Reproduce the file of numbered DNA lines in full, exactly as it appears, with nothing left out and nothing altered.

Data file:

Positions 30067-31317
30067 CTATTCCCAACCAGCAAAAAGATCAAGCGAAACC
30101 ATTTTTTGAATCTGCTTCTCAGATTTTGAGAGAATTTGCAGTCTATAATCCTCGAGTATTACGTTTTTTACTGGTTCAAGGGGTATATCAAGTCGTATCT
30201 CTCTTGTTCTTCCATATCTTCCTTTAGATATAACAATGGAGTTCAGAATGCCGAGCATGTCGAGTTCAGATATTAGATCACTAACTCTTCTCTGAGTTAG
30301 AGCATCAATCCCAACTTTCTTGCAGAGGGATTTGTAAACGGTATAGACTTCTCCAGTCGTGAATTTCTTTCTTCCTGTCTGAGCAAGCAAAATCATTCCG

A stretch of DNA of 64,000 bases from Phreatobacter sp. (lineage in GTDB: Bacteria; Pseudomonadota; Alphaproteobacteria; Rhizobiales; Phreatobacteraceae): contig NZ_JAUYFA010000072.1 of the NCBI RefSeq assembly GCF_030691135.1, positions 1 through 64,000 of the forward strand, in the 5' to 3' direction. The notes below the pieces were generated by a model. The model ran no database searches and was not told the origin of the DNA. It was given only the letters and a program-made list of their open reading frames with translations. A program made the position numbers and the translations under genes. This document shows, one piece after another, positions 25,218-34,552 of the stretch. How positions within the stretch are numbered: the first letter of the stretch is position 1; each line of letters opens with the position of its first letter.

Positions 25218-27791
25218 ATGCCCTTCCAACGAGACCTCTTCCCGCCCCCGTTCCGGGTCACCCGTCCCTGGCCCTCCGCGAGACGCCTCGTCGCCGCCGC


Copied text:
Positions 30067-31317
30067 CTATTCCCAACCAGCAAAAAGATCAAGCGAAACC
30101 ATTTTTTGAATCTGCTTCTCAGATTTTGAGAGAATTTGCAGTCTATAATCCTCGAGTATTACGTTTTTTACTGGTTCAAGGGGTATATCAAGTCGTATCT
30201 CTCTTGTTCTTCCATATCTTCCTTTAGATATAACAATGGAGTTCAGAATGCCGAGCATGTCGAGTTCAGATATTAGATCACTAACTCTTCTCTGAGTTAG
30301 AGCATCAATCCCAACTTTCTTGCAGAGGGATTTGTAAACGGTATAGACTTCTCCAGTCGTGAATTTCTTTCTTCCTGTCTGAGCAAGCAAAATCATTCCG

A stretch of DNA of 64,000 bases from Phreatobacter sp. (lineage in GTDB: Bacteria; Pseudomonadota; Alphaproteobacteria; Rhizobiales; Phreatobacteraceae): contig NZ_JAUYFA010000072.1 of the NCBI RefSeq assembly GCF_030691135.1, positions 1 through 64,000 of the forward strand, in the 5' to 3' direction. The notes below the pieces were generated by a model. The model ran no database searches and was not told the origin of the DNA. It was given only the letters and a program-made list of their open reading frames with translations. A program made the position numbers and the translations under genes. This document shows, one piece after another, positions 25,218-34,552 of the stretch. How positions within the stretch are numbered: the first letter of the stretch is position 1; each line of letters opens with the position of its first letter.

Positions 25218-27791
25218 ATGCCCTTCCAACGAGACCTCTTCCCGCCCCCGTTCCGGGTCACCCGTCCCTGGCCCTCCGCGAGACGCCTCGTCGCCGCCGC